Sunday, May 14, 2006

A Look into Gaza

There can be no doubt that the "Disengagement" plan, whereby 10,000 Jews were expelled from their homes in Gush Katif, Gaza and the northern Shomron, has provided the State of Israel with neither peace nor security.

In the wake of the expulsion, Hamas has since risen to power to lead the PA, Qassam rockets are still being fired into Israel on a daily basis (and not from just Gaza, anymore). The suicide bombings haven't stopped, and both the victims of the terror attacks, along with those expelled from their homes in Gush Katif feel as if they have been abandoned by the government of the State of Israel.

But, all that being said, let's see if the "Palestinians" are using the newly "liberated" lands to benefit the "Palestinian People"...

1) Gaza: Gunmen raze Morag hothouses

Several greenhouses belonging to the former settlement of Morag in the Gaza Strip were destroyed over the weekend during an attempt by dozens of gunmen to take control of the area... hundreds of greenhouses and other agricultural installations have been sabotaged over the past few months.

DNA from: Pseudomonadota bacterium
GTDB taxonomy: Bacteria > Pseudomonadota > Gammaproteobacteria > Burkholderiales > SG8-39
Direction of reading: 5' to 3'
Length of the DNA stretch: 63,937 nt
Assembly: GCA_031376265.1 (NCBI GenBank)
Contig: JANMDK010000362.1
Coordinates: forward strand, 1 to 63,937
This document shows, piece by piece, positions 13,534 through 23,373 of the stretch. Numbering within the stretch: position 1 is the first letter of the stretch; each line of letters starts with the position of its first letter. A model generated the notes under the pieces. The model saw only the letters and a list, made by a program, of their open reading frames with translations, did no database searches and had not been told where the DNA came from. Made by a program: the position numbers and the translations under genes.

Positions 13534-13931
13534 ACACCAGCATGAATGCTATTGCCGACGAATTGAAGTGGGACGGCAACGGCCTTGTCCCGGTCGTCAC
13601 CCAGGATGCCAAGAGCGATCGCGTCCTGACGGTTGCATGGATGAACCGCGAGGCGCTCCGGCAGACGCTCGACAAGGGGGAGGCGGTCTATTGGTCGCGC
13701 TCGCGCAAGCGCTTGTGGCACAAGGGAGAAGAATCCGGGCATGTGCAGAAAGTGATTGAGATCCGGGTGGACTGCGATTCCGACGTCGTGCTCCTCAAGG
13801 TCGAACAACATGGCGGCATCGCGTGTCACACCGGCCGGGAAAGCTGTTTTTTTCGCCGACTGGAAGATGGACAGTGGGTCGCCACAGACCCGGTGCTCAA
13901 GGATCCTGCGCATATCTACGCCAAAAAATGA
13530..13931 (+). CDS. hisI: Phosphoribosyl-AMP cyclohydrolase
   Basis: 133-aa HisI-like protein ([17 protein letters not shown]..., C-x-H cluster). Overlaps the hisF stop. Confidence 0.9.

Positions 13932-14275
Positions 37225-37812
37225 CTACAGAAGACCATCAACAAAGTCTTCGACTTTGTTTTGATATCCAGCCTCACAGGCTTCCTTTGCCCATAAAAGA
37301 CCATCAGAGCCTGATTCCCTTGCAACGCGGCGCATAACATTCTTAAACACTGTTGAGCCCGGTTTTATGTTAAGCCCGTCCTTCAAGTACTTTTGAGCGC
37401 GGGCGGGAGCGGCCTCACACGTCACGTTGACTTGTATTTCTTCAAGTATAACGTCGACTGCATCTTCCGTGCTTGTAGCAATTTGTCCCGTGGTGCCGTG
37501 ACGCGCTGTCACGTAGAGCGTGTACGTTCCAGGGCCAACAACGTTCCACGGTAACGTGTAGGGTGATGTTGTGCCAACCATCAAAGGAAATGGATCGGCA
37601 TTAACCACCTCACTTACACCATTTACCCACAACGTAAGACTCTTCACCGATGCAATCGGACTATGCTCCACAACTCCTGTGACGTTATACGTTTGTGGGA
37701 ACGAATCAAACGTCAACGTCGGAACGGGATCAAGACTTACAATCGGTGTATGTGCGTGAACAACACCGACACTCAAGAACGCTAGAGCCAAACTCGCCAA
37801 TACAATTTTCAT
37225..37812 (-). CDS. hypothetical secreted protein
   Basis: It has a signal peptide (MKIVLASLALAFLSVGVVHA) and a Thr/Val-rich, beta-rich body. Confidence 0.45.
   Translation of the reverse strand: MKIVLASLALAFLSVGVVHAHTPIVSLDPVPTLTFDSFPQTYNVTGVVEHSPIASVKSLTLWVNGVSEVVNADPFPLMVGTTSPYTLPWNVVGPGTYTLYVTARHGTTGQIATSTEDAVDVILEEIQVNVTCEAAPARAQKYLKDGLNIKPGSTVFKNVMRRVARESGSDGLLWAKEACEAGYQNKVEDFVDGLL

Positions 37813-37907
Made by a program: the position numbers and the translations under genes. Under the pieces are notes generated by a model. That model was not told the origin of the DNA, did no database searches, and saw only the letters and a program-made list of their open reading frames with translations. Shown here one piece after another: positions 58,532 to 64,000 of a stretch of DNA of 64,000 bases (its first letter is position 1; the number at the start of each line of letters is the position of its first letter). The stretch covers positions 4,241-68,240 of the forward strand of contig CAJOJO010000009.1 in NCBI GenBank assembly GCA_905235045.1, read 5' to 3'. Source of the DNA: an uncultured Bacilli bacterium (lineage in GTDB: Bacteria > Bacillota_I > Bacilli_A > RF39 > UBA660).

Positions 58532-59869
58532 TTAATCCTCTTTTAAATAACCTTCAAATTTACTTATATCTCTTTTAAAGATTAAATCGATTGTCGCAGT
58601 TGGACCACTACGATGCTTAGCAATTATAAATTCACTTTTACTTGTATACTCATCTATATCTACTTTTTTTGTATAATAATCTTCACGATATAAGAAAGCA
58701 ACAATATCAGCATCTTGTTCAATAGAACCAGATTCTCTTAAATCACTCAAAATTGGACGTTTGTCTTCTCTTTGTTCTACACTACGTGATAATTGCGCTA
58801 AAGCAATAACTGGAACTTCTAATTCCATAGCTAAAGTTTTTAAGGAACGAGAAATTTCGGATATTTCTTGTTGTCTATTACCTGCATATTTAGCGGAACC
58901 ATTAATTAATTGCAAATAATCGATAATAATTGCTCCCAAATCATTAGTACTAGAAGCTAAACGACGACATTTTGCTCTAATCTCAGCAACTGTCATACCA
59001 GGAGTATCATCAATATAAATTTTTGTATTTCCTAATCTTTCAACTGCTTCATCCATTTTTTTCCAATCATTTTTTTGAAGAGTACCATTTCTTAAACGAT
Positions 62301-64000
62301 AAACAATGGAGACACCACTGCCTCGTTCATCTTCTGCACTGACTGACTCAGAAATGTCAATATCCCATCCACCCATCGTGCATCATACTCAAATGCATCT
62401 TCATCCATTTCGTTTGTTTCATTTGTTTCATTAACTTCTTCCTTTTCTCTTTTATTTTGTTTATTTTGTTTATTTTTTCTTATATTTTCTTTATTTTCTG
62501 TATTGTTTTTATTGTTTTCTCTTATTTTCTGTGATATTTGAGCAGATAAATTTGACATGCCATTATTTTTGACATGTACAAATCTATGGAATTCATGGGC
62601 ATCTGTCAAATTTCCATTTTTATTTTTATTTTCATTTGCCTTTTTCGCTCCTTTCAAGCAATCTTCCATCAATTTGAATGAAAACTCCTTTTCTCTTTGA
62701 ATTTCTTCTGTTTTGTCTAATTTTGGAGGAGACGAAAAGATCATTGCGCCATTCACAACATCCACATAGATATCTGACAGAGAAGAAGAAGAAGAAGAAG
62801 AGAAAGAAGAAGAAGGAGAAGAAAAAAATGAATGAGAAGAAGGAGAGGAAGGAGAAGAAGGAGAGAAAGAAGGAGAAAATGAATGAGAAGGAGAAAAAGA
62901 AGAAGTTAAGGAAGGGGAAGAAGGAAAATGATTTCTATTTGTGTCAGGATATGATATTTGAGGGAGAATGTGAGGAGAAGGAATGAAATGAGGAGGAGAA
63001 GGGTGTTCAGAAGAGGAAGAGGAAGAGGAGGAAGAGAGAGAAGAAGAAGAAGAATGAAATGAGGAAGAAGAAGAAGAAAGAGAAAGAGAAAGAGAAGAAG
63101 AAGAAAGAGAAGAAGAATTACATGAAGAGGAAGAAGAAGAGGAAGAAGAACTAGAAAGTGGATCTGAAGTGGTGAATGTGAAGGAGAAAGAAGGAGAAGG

"These greenhouses and other installations and projects provide a source of income for over 4,500 families," company officials said. "We are very disturbed by the recurring attacks and thefts.

Militiamen belonging to various groups in the Gaza Strip have set up training bases on some of the evacuated lands, further escalating tensions in the area. Most of the camps belong to Fatah, Hamas and the Popular Resistance Committees.

Palestinians struggle to restart a thriving settlers' business amid poor security.

After years of producing bug-free lettuce and other vegetables for Jewish farmers, the sands of Gaza have reverted to their old ways. PA farmers report failure in keeping the bugs away... In addition, the PA workers complain that their wages from their compatriots and brethren are significantly lower now than what they received from the Israelis.

Most importantly of all, to date, no "Palestinian refugees" have been allowed to leave their refugee camps and take up permanent residence in the former Jewish communities of Gaza and Gush Katif.

Isn't it great when a plan comes together to the benefit of all involved. If the "disengagement" plan was such a resounding success, I can hardly wait for the "Convergence" plan to get off the ground.


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